# Should Be Handed in the Mailbox And/Orsent Via E-Mail to the Lecturer and TA

November-December2005

Investment Theory

Home assignment 1

due by November 28, 6pm

should be handed in the mailbox and/orsent via e-mail to the lecturer and TA,

Dinara Bayazitova (dbayazitova-at-yandex.ru) or Andrei Vashevnik (andrew-at-disco.ru)

1. Consider an “as you like it” option, where the holder has the right to choose between a call with strike price X and a put with strike Y, which have the same maturity date.Denotethepriceofa European “as you like it” option as pc(X,Y), and American one’s as PC(X,Y). ThepriceofaEuropeancallisc(X), Europeanput - p(Y), American call -C(X), and American put -P(Y).

1. (1 point) Compare the price of European “as you like it” option, which has the same strike for call and put, with the sum of the prices of European call and put options, which also have the same strike , i.e., pc(X,X) withp(X)+c(X).
2. (1 point) Compare the price of American “as you like it” option, which has the same strike for call and put, with the sum of the prices of American call and put options, which also have the same strike , i.e., pc(X,X) withp(X)+c(X).
3. (2 points) Compare the price of European “as you like it” option with the sum of the prices of corresponding European call and put options, i.e., pc(X,Y) withp(X)+c(Y).
4. (2 points) Compare the price of American “as you like it” option with the sum of the prices of corresponding American call and put options, i.e., pc(X,Y) withp(X)+c(Y).
5. (3 points) Find the price of European “as you like it” option, i.e., pc(X,Y), in terms of the prices of standard European call and put options (with different possible strikes).
6. (2 points) Consider three risk-neutral agents. Agent 1 holds American “as you like it” option, which has the same strike X for call and put. Agent 2 holds American call with strike X. Agent 3 holds American call and American put, both with strike X. Suppose that stock price has grown to the level above X. Who of these agents will be the first to exercise his option, and who will be the last?
7. (2 points) The same question as in (f), assuming identical risk-averse preferences for the agents.

2. A stock price is currently 100. Over each of the next two years one of the following will happen: the stock will go up by 30%, go up by 10%, or go down by 20%. The price of a one-period zero-coupon bond with face value 1 is 0.95. The price of a two-period zero-coupon bond with face value 1 is 0.9025(=0.95*0.95).

1. (4 points) Find the lower and upper bound on the price of a two-period European put option on this stock with the strike 104.

From now on, suppose that the current price of a one-period call option on the stock with the strike 115 is equal to 6.

1. (3 points) With this additional information, can you compute the price of the option from (a)? If not, compute the new upper and lower bound.
2. (2 points) Suppose it is known that the risk-neutral probabilities of stock moves are the same at both periods and across the states in the second period. Find the price of the option from (a).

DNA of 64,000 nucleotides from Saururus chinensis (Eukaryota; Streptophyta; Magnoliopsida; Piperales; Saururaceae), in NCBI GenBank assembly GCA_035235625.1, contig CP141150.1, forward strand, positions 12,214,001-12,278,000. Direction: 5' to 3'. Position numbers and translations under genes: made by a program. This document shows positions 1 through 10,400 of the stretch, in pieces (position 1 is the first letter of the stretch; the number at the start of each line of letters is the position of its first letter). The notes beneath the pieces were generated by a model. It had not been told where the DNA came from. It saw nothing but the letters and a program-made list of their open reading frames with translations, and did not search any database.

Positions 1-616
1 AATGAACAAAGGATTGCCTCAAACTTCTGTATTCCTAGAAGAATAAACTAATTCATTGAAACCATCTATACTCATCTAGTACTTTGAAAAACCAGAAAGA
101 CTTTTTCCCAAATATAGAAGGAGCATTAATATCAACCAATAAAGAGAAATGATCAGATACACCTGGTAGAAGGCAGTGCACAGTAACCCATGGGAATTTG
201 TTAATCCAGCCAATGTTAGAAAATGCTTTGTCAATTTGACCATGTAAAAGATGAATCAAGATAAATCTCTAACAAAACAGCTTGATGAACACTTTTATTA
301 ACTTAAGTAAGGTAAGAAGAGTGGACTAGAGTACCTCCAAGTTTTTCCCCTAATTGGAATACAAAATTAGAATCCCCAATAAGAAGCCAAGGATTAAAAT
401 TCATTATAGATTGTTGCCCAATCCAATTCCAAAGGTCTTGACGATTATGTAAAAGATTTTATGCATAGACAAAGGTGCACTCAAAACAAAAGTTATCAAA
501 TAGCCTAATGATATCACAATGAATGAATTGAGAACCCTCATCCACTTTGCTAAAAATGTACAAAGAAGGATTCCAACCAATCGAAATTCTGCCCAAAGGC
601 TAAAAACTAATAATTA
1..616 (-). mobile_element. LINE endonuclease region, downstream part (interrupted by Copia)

3. (3 points) Suppose that the risk-neutral probabilities of stock moves can vary across periods, but do not depend on a particular state during the second period. Do you still have sufficient information to compute the price of this option? Explain in words, how you will compute it if you are given the price of a two-period European call with strike 100.
4. (4 points) Getting back to the setting of (b), suppose that you can observe quotes on two-period European call options with strikes equal to the multiples of 10. Explain how you can infer the price of the option from (a) using as few quotes as possible.
5. (4 points) Prove formally that the number of quotes you were using in (e) is the minimal possible number.

3. Suppose that a stock with a current price of \$100 paying no dividends has expected return of 10% and standard deviation of 15% p.a. The continuously compounded risk-free rate is 5% p.a.

1. (2 points) Construct a binomial tree, which would imply the same first two moments of the stock price distribution (e.g., according to the Cox-Ross-Rubinstein approach).
2. (Bonus, 1 point) Same question as in (a), assuming that the stock pays continuous dividend yield of 3% p.a.
3. (Bonus, 1 point) Same question as in (a), using another approach.
4. (6 points) Consider a European down-and-out barrier call option on the stock with the barrier of \$95, strike of \$110 and the exercise date in one year. This option ceases to exist if the price reaches the barrier before the exercise date and becomes vanilla call otherwise. Using a multi-period binomial tree from (a), find the price of this option using Monte-Carlo method. Compare the price obtained under different assumptions about the number of periods in which you divide the year. [Hint: do not forget to use risk-neutral probabilities in the simulations.]
5. (Bonus, 3 points) Same question as in (d), assuming that the stock pays \$10 dividend in 6 months from now.

4. (6 points) Choose a blue chip foreign stock and download data on several call or put options, which have the same exercise date but different strikes (e.g., Microsoft, IBM, General Electric, etc. from where you first need to choose a stock, and then go to ‘Options’link). Compute the implied volatilities of these options and plot them against the strike. Do you observe options smiles? Explain the possible reasons for the (possible) non-horizontal shape of this function. In particular, compare the empirical distribution of the stock’s price with the log-normal distribution and discuss whether this is consistent with the observed implied volatilities. (Bonus, 2 points) Compare the implied volatilities with other forecasts of the volatility for the corresponding period (e.g., by GARCH).

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